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Oklahoma Drought Monitor Map 12/10/2013

Posted by okiedawn Z7 OK (My Page) on
Fri, Dec 13, 13 at 9:28

I haven't posted one of these in a while, so here it is. This week's edition of the Oklahoma Drought Monitor Map is linked below.

While 49.22% of Oklahoma remains in some stage of drought, ranging from Abnormally Dry to Exceptional, my part of Love County is back in the white for the first time in about 18 months. Woo hoo! I'll celebrate by watching the rain that is falling outside right now.

Let us not forget, though, that almost half our state, most of it in the western half of the state, remains in drought and in some areas, where Severe to Exceptional Drought persists, water supplies are low and it is critical that these water levels rise before summer (hopefully long before). At least some of these areas already are in Stage 3 or Stage 4 water restrictions, or are facing them this spring, and those are pretty harsh restrictions.

All I wanted for Christmas was to be out of drought because I had decided I would not compile a grow list, purchase a single seed or make a single plan for Spring planting until and unless we made it out of drought. So, somewhere in the midst of all the holiday preparations, I need to find time to squeeze in some garden planning and order a couple of seed packs because it looks like I might get to plant a garden in 2014, after all.

Now, if only the light rain that is falling at above-freezing temperatures here would just melt off all the ice that remains in our yards here, as well as on secondary, lightly-traveled roadways. I know some of you may get freezing rain and hope everyone stays safe today and tonight.

Dawn

Here is a link that might be useful: Oklahoma Drought Monitor 12/10/2013


Follow-Up Postings:

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RE: Oklahoma Drought Monitor Map 12/10/2013

I need to quit looking at these. I'm going to print it out, put white out over the dark red and hang it on my wall. lol


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RE: Oklahoma Drought Monitor Map 12/10/2013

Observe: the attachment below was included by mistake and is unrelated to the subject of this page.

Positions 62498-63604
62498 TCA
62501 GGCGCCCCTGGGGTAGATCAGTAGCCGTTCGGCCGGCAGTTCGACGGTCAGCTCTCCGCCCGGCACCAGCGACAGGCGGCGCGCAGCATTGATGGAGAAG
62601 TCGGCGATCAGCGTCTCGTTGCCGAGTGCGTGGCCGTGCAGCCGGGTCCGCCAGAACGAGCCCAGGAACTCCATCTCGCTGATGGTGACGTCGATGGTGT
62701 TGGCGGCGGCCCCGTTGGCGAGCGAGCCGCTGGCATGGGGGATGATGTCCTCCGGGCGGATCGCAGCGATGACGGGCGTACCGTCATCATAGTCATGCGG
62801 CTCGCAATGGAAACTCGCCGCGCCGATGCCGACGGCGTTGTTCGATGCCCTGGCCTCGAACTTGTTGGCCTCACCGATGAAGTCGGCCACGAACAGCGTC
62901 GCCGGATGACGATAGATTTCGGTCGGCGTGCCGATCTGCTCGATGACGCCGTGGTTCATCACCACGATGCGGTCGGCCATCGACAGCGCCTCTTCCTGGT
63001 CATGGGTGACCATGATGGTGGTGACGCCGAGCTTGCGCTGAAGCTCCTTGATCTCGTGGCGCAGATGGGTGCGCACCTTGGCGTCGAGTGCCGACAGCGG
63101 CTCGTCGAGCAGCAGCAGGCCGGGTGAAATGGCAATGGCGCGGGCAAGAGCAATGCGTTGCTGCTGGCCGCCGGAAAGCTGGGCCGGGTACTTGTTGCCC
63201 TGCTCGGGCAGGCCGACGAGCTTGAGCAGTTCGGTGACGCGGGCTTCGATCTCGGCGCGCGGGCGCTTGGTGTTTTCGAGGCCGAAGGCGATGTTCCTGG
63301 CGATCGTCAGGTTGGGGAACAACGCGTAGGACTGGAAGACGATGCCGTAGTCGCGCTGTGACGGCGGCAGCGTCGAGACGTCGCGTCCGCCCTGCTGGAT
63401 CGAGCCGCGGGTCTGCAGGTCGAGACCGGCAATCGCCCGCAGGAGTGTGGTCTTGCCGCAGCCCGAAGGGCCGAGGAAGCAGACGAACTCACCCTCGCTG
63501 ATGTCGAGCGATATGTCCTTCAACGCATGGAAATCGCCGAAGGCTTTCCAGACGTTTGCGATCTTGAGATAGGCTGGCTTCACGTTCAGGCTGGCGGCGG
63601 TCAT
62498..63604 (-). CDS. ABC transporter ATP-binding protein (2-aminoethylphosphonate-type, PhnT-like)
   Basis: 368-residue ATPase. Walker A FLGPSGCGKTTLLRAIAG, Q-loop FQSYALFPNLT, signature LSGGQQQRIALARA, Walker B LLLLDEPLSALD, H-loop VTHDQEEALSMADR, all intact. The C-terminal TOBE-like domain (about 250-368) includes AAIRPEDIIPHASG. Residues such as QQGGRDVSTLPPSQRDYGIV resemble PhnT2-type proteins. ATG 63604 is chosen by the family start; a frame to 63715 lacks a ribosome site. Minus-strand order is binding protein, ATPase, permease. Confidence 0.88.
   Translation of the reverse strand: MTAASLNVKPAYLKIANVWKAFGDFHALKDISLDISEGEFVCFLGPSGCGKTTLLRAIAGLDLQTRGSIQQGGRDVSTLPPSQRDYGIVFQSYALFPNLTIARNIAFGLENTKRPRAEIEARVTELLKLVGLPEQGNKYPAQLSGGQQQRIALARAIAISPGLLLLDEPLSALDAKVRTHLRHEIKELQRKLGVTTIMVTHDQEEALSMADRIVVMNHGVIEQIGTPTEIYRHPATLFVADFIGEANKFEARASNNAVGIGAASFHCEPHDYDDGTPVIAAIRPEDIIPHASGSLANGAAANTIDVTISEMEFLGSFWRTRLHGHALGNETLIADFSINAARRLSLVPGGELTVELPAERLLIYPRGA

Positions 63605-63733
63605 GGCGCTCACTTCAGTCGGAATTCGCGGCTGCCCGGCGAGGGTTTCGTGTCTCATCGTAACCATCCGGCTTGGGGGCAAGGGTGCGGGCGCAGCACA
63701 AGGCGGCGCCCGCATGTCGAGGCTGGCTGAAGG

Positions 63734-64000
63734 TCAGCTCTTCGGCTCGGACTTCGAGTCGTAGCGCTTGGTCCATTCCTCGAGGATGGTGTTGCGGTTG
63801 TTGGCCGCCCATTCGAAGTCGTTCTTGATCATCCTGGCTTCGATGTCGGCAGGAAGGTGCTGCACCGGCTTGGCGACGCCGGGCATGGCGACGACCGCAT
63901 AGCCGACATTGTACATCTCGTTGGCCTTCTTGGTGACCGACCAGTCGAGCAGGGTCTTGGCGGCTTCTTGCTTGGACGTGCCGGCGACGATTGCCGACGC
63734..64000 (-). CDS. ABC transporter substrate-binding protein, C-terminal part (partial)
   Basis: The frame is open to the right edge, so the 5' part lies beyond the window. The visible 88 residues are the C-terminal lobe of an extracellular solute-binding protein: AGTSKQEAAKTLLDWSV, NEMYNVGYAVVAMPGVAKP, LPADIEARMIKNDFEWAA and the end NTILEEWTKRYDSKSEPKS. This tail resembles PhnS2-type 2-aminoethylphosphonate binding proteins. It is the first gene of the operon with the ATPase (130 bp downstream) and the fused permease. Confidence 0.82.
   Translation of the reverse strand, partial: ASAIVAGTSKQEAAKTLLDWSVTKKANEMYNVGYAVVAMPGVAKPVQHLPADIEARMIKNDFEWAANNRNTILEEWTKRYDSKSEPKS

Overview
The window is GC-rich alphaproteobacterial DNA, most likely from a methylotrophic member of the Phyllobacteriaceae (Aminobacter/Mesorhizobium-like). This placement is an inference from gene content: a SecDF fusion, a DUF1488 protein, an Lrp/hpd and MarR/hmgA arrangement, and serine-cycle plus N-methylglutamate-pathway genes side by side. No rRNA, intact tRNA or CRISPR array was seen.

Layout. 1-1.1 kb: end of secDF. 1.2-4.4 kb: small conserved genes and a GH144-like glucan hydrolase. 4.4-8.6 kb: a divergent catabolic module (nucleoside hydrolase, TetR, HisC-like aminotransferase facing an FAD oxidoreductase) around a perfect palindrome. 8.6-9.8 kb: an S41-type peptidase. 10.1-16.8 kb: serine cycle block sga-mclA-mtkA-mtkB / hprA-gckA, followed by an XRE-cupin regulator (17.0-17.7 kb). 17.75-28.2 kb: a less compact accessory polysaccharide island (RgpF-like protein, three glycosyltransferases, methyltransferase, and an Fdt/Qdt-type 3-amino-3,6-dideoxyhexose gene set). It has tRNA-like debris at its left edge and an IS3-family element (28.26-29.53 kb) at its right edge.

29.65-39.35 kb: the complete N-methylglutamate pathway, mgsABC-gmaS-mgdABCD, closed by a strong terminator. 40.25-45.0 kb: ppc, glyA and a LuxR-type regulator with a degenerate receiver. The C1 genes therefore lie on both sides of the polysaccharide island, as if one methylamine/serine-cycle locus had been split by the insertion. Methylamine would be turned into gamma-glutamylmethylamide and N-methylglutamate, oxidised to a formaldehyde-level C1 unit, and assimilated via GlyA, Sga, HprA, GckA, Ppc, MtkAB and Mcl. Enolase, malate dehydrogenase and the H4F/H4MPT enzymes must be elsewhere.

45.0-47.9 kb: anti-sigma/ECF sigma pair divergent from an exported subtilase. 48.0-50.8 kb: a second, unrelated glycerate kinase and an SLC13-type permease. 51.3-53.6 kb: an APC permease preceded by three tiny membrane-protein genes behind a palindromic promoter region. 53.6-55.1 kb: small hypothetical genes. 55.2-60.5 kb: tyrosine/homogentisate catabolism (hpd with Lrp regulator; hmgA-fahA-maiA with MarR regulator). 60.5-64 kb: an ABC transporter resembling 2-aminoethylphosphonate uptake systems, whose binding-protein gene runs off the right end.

Leslie, I'll buy you a bottle of white-out for Christmas! (grin) Seriously, though, I am looking forward to the day that your area is back in the white and hope it happens in 2014. We both know there's no way y'all will get enough rain in 2013 to end your drought before 2013 ends.

We stay in drought more often than not nowadays. I look at our place now and it is hard to remember we once had a big pond filled with fish, several smaller ponds, one year-round creek and several seasonal ones and a swamp. Our property has changed so much in the last 15 years, and most of that change has occurred because rainfall has become too scarce. All the ponds stay dry most of the year, although the big one sometimes has a foot or two of water in it in May and sometimes into June. The fishing dock we built there? No one has fished from it since around 2004 and there's no fish left in it, obviously. It once was spring-fed but that spring dried up for good in the drought of 2005 and the smaller overflow pond adjacent to it also hasn't had much water in it, other than holding runoff for a few weeks after a persistently wet period. It is hard to remember that we used to have so much rainfall in spring and early summer that the overflow from our big pond drained into the smaller pond, which then stayed full for several weeks to several months each year. Our swamp is gone, and the plants that once grew in it are too. Once the spring that fed it dried up, its fate was sealed. It is astonishing to me that year after year of drought has changed this piece of land so much. I find myself gardening in significantly different conditions now than what I had our first few years here.

I always joke with Tim that if we had wanted to live in a desert we would have bought land in a desert, not in a wet creek hollow. When even our native cacti dried up and died in 2011, a part of me knew that things here never will be the same again. I miss all the beautiful (but water-thirsty) ornamental plants we once had here. Nowadays I only plant drought-tolerant plants, mostly native in origin, that can tolerate our increasingly-long periods of drought, and even those tend to die or at least go dormant during prolonged drought.

I don't know what the answer is, long-term, but if we keep having persistent drought year after year, my garden is going to keep getting smaller and smaller.

Dawn


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